The Engineering and Standards Committee's Vehicular Subcommittee of the Glass Association of North America's (GANA) Glass Tempering decision presented a report on the coming changes in Federal Motor Vehcicle Safety Standards (FMVSS) at Glass Week 2006. Subcomittee chair Henry Gorry of Guardian provided committee members with a memo detailing the coming changes.
The National Highway Traffic Safety Administration (NHTSA) has announced a change in FMVSS 205 Glazing Materials, to be effective November 6, 2006. The Federal Motor Vehicle Safety Standards apply to original equipment (OE) glazing in vehicles.
The final rule amends 49CFR571.205 as follows:
1. It adopts, by, reference ANSI/SAE Z26.1-1996: details test equipment, test procedures and interpretation of results, which are used to determine if safety glazing materials, including windshields, possess certain qualities.
2. It addresses the lower limit of windshield shade band: NHTSA has amended the Standard to adopt, by reference, an industry practice of establishing a lower limit of a shade band on windshields. NHTSA has now ruled that manufacturers may certify compliance by using either the ECE R43 (seven degree up angle) OR the unmodified SAE J100 (five degree up angle) methods to establish the lower limit.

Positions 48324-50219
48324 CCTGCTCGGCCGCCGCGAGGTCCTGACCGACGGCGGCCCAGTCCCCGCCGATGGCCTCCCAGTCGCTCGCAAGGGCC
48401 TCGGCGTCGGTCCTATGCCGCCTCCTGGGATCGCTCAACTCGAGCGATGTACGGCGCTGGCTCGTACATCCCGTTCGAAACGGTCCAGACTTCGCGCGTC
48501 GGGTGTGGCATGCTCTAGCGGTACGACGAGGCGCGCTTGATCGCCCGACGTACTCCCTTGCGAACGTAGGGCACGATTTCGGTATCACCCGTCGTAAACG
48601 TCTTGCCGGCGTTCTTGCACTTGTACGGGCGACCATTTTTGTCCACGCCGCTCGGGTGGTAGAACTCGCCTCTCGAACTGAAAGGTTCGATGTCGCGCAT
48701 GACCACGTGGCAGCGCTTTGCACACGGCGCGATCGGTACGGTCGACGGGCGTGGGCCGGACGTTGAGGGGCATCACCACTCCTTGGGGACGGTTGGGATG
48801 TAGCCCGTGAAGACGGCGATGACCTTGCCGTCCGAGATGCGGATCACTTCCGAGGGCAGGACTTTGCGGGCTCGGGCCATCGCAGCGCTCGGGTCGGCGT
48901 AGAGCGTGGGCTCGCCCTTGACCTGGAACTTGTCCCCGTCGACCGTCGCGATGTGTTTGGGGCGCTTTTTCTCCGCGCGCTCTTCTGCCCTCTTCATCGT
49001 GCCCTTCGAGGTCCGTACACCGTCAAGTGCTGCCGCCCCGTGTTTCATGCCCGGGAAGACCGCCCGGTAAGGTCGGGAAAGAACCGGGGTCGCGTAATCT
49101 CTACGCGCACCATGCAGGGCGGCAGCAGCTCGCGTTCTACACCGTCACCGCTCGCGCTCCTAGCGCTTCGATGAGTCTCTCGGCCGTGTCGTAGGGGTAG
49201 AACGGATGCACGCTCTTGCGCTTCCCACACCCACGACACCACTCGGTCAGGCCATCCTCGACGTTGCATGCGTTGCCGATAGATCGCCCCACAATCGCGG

3. Excepted areas of the windshield: The amended rule now allows obscuration bands with a maximum width of 300 mm, centered to a longitudinal median plane of the vehicle, between a 7- and 3-dgree up angle.
4. Shade bands on aftermarket windshields: any aftermarket windshield made on or after November 1, 2006 must comply with the shade band requirements cited above.
5. Shade bands on side- and backlites: NHTSA has ruled that shade bands on side- and backlites when incorporated into the design of the parts may be shaded, but the shading must not impede the ability of the glazing to meet the light transmittance requirements of FMVSS 205 at "levels requisite for driver visibility." NHTSA has not yet defined what these levels are but is expected to do so in the future.
6. Most difficult part or pattern: changes what gets tested in the fracture test (test 7) for the purpose of certifying compliance with 205. The change means that if a side- or backlite are fabricated from the same glass construction, and the backlite is known to perform worse than the sidelite when submitted to the test, then it is the read window that must be tested to certify compliance. Prior to the rule change, NHTSA had ruled that the most difficult pattern be tested, thinking it would be the most likely to fail.
7. Location of the arrow within the AS markings: corrects a typographical error in the previous version of the rule. AS will remain in the second position (AS arrow 1) rather than the third position.
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